In solitude, in community

Writing’s supposed to be a solo thing. Right? That’s what I signed up for anyway, something I could do while holed up in my room with nobody but my cat as company, when nobody and nothing else matters but me and the words I put on the page. Something that would go well with my affinity for taking myself out on dates, so that if nothing else I can take out my notebook in an attempt to prove that yes, I am a weirdo who wants to be alone.

But when I signed up I didn’t read the fine print, of course. The part that said that there are a whole bunch of other weirdos out there, and at some point, we will find each other.That’s the funny thing about writing, that it’s a solo activity that ultimately creates community. Like-minded folks find one another. People connect over mutually recognized parts of the human condition, aspects of life you thought only you noticed until someone else reads that line of poetry that makes you go, oh.

Something exciting is happening here in San Francisco these days. At events like Literary Death Match, Queer Open Mic and more, writers and readers and lovers of the written or spoken word are finding one another and creating community. There’s nothing like being in a room where a writer puts her heart on the stage and the audience reaches out to keep it beating.

This Labor Day I was lucky enough to spend time with some of this community at September’s edition of Quiet Lightning, a monthly reading series hosted by the fantastic Evan Karp and Rajshree Chauhan. The event began with a litnic (thanks to Matthew DeCoster for that term) at Dolores Park, where the weather was beautiful and the food was plentiful and the love of writing was in the air. And writers weren’t the only artists to find each other, of course. Musicians also came out to not only provide the day’s soundtrack, but also add to the sense of community that was coming together. Then, as evening set in, the group moved to the Mina Dresden Gallery for the reading. Folks like Andrew Paul Nelson and Katie May and Jesus Castillo (I’d really like to name them all, they were all so great) read back to back without introduction and took our collective breath away, so if nothing else our simultaneous gaps and oohs reminded us that we were in this together. It was really a marvelous day.

I’d like to blog more about these events, as I witness the creation of a community of writers, people who spend enough time alone with their own maddening thoughts (so maybe I’m speaking for myself here) that the chance to come together and share words is an inevitably explosive event. So expect more of these posts. Evan Karp, of course, always does a brilliant job of keeping up with these things at the Examiner, so when I miss out, be sure to check in with him there.

Published in: on September 8, 2010 at 9:33 AM  Comments (6)  
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6 CommentsLeave a comment

  1. Well stated as always Maisha. I’m honored to be mentioned in your blog; I’m more honored to know you and your big, beautiful brain and heart!

    • Thanks for your comment, Matthew. I’m honored to know you too! :)

  2. I’m an old soul, and I have been to quite a few “poetry readings” ( for lack of better term). When Def Poetry came, I hopped on the bandwagon, had front row seats when the show went to stage in Philly, and loved it. For me it lasted but a moment. I have since come to shy away from performance-artist-type poets. I guess it’s alright for them, but, I couldn’t “perform” my work.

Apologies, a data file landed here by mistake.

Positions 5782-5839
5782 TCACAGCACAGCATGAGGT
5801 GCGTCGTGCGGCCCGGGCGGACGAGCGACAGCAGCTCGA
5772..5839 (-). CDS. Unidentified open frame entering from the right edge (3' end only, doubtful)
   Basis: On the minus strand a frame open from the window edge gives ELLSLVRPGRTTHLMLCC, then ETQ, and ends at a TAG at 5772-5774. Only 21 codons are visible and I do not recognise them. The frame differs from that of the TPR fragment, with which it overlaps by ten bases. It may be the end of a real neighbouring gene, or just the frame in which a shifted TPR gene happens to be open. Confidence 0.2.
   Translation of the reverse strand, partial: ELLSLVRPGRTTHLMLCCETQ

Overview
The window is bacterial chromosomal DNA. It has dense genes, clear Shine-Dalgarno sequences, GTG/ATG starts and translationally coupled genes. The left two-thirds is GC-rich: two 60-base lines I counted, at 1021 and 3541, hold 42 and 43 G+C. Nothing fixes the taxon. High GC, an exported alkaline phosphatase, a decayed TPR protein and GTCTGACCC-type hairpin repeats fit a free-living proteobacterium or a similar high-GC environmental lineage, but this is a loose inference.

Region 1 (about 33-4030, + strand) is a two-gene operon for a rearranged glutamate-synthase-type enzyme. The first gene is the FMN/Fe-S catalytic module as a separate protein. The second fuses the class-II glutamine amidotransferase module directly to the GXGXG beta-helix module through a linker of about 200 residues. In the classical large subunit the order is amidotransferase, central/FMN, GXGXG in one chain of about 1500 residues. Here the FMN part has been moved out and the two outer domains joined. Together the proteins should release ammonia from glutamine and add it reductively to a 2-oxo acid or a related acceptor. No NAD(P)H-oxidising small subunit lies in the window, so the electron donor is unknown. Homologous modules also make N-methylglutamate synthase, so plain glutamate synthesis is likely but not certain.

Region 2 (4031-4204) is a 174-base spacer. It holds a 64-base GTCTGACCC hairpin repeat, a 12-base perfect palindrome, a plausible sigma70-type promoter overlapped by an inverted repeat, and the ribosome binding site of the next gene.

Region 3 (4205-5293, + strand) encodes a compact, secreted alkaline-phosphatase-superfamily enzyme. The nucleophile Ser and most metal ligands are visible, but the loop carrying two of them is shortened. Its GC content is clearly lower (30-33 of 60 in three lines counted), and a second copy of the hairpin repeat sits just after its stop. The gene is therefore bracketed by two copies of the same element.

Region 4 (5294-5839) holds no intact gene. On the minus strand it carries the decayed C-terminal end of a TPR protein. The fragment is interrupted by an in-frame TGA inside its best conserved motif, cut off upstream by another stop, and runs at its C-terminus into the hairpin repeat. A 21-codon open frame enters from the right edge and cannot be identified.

The fact of the matter is that I don’t even think that I can do a reading of my own work – I write, but don’t read it (hopefully that’s just stage shyness and nothing else). Kudos to those who can.

    I am too far away to attend the events that you spoke of but I had read about them thru some links on your page. Sounds like a whole lot of fun.

    The closest that I come to making the transition from solitude to community these days is to sit in a cafe with my brother (also a writer) and while the hours away.

    I imagine that the “fine print” will sink into my brain at some point and I, too, will be all the better for it. Great post. Peace.

    • Thanks for sharing about this! I shouldn’t generalize, there are many writers who don’t do readings of their work, and it definitely doesn’t make you any less of a writer. I’ve only recently starting sharing my work; until then it was a very solitary process for me — except I’ve had your same experience of writing beside my brother, also a writer.

      I think ultimately there’s something shared in the experience of writing and reading, and that’s what connects people. I might be better for it because there are great people doing really great things here right now, but I’m pretty sure we all find our way, whether we participate or not. :)

  3. I am Ettore from Sicily and I agree with you: writing is the best way for having friends, but in order to write you have to be alone, you cannot write in the midst of the people. So, paradoxally, from the solitude, loneliness spring the friends. The book I have written, entitled “Travels of the Mind” has given me many new friends, but what matters above all is that it helps people to find a way for sharing with others their love. I’ll deepen the issue “solitude”. Thank you for you beautifil post.
    Ettore Grillo

  4. thanks maisha! it was a pleasure to have you there and to hang out after babylon. i am so thrilled every time a new member enters the community. and so fortunate! see you soon, i know … =)


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